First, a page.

The field of rock & geotechnical engineering, although at its infancy in India when compared to the west, has tremendous potential in driving India’s infrastructural transformation !
Amit Gautam, our next pathbreaker, Rock Engineer at WAPCOS Ltd., works on design of structures for heavy infrastructure projects like hydro-power plants, dams, pumped storages, nuclear repositories, defense projects, and tunnels for metros, railways & highways.
Amit talks to Shyam Krishnamurthy from The Interview Portal about his work which involves numerical modelling, a combination of a large number of mathematical equations that run on computers to find an approximate solution to the underlying physical problem.
For students, choices are always “yours”. If you have done your homework well, i.e., if you know ‘what you want’ or ‘what you lack’, then you will always land in the right place, no matter what the circumstances are!
Amit, Your background?
I was born in a region where numerous industries existed and industrialization was under way, a place called Vindhyanagar, near the UP-MP border. My father owned a small construction firm then, and my mother was a house maker. Most part of my childhood was spent in Renukoot, which happened to be yet another industrial area in UP before we as a family finally settled in Lucknow. I think because my father worked in the construction sector and the areas where I initially grew up and lived, had a lot to do with my future inclinations, which happened to be towards civil engineering. We would visit a few of our family friends in Vindhyanagar a couple of times in a year after being relocated to Renukoot. That 80 Km distance would have been a pure treat for a civil engineering enthusiast, with a large dam, large reservoir, tunnels, a coal mine, a thermal power station, tedious mountainous roads and what not! Often, I would accompany my dad to these construction sites. I don’t know why, but I had always been intrigued by construction works/sites.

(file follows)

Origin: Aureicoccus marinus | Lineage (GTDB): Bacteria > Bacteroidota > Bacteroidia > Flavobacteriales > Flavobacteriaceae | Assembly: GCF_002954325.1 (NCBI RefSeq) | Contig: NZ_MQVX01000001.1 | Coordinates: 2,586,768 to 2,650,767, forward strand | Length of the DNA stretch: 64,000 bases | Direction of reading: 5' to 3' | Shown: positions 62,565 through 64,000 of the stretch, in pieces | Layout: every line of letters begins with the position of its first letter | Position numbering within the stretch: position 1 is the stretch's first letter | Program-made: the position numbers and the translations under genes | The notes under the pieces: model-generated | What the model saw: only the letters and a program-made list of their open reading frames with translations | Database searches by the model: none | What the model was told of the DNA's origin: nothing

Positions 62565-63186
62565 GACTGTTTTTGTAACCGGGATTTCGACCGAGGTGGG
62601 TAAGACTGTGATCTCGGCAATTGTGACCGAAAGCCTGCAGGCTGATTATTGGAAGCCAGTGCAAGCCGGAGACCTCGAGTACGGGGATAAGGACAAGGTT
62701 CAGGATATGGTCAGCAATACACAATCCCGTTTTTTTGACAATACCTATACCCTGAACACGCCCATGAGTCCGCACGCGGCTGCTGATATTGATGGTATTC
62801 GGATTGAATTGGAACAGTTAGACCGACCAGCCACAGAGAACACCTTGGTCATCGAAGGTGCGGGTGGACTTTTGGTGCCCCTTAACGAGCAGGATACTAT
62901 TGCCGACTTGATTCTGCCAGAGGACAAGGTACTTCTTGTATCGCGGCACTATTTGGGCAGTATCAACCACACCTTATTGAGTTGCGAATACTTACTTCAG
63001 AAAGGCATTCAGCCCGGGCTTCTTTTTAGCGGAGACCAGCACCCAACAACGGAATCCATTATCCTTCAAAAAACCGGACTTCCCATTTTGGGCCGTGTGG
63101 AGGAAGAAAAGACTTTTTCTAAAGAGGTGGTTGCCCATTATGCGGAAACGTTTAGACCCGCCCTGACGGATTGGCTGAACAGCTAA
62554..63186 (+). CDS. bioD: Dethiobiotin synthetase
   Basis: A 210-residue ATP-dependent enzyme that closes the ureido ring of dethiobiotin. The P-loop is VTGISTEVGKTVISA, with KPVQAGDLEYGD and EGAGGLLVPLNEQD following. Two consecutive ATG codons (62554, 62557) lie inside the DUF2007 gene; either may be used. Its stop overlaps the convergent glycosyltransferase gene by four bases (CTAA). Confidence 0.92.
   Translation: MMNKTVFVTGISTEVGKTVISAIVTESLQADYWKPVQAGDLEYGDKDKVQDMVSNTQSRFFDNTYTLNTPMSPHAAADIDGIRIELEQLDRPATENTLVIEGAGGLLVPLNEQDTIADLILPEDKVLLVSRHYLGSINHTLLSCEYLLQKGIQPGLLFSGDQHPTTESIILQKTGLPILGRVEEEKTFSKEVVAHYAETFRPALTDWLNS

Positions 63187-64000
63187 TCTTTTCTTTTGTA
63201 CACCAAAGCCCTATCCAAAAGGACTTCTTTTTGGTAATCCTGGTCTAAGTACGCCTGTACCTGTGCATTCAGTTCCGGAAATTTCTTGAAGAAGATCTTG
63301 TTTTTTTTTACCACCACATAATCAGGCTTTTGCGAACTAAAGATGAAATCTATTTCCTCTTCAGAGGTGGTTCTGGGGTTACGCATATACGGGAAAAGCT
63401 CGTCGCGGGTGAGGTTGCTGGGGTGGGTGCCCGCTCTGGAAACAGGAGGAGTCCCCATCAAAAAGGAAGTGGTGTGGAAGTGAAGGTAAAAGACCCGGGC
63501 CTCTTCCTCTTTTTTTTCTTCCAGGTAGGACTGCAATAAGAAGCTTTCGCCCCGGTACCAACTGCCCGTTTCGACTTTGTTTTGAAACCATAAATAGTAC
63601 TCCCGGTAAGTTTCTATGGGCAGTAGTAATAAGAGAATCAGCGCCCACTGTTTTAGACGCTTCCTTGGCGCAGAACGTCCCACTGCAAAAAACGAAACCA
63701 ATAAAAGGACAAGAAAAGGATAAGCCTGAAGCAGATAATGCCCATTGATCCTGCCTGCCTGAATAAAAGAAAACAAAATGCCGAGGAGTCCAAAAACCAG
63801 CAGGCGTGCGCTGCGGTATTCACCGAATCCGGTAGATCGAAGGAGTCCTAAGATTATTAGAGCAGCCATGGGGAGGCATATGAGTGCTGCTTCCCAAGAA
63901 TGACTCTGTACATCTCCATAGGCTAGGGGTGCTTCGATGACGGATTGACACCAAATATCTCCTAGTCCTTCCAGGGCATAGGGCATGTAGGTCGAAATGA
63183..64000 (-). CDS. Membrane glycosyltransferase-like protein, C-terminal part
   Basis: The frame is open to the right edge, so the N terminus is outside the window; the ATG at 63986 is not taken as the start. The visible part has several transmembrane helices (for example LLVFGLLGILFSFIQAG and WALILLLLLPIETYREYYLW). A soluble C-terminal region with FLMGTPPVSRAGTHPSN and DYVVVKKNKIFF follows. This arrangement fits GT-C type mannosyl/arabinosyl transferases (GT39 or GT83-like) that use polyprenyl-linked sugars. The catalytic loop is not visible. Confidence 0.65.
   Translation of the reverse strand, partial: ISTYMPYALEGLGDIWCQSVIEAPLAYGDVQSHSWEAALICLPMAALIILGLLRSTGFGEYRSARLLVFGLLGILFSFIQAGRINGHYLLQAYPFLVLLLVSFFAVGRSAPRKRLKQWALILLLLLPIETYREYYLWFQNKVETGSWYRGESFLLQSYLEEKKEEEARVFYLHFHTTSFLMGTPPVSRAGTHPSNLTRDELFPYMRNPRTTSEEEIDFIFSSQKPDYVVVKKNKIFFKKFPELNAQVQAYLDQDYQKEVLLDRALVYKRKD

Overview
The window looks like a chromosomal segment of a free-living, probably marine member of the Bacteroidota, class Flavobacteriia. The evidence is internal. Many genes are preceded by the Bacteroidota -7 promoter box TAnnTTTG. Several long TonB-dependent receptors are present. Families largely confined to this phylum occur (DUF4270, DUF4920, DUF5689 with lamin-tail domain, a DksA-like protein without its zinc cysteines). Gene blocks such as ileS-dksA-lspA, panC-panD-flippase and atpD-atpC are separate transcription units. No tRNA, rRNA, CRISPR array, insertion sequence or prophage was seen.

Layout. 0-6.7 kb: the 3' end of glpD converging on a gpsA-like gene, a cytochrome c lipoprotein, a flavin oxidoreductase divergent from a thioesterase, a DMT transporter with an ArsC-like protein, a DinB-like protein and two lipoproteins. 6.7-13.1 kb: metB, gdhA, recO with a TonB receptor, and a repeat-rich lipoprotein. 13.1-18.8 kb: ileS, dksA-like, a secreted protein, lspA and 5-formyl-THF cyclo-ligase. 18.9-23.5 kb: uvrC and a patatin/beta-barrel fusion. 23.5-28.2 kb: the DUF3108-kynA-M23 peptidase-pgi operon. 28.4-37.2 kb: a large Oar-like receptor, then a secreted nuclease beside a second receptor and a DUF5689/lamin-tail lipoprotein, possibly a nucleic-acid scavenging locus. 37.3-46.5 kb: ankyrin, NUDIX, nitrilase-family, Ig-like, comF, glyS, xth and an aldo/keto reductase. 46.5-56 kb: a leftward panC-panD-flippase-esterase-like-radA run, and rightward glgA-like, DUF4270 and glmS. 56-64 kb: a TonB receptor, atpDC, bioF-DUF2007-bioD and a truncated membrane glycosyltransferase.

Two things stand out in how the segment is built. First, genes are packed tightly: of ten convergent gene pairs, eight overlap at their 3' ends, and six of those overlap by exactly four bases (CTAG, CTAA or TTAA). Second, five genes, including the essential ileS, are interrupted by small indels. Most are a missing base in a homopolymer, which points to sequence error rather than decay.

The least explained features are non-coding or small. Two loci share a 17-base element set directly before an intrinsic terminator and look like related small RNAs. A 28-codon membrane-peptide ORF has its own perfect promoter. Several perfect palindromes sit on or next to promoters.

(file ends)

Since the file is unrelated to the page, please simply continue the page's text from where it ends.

As a child, what always excited me was the underground structures like parking, tunnels, culverts, the mining works, bunkers (shown in movies) and even the winding hilly roads that existed where I was raised. Though, like most of the Indian teenagers, my first wish was to become a cricketer (Haha!). I had always been interested in cricket and spent a lot of time playing cricket whether it was on our residential colony roads, public parks, school or college grounds. I still play cricket on the weekends and have been fortunate to represent my high school and college. It would have been a difficult question to answer, if I was given to choose between cricket and rock engineering, then.
The time we relocated to Lucknow, I was in 9th grade. I decided to go for engineering, in particular, civil engineering, but apparently, the decision was made way earlier in my childhood when I guess I had not realized it. Eventually, I joined Civil engineering and got placed in one of the decent companies that visited our college. Although I was never a bright student, I have always been a sincere one. Finally, during the final year project, I got a chance to explore what I always would have aspired to learn about i.e., the underground world (in Civil engineering, it is commonly known as rock engineering). I had to convince my HOD to go for a project which was not on the list. As a result, I worked on a subway tunnel connecting two malls and a metro station in Noida, UP. It was at this very time when I met a number of authorities and professors with expertise in this area which assisted my decision to pursue this field for my master’s. In fact, when the Delhi metro was being built, I visited numerous work sites before I could finish my degree.
What did you do for graduation/post-graduation?
I am a Civil engineer and I have a post-graduate degree in Rock Engineering and Underground Structures from IIT Delhi. I work for WAPCOS, which is a Public Sector Unit under the aegis of the Ministry of Jal Shakti in their design wing. While working for various national and international projects based on Himalayan geology, I was primed with numerous rock/ geotechnical engineering challenges which pushed me to hustle more. Currently, I am also pursuing my part time PhD in which I am researching and trying to find a solution to the issue of building gravity structures like dams on weak rock foundations.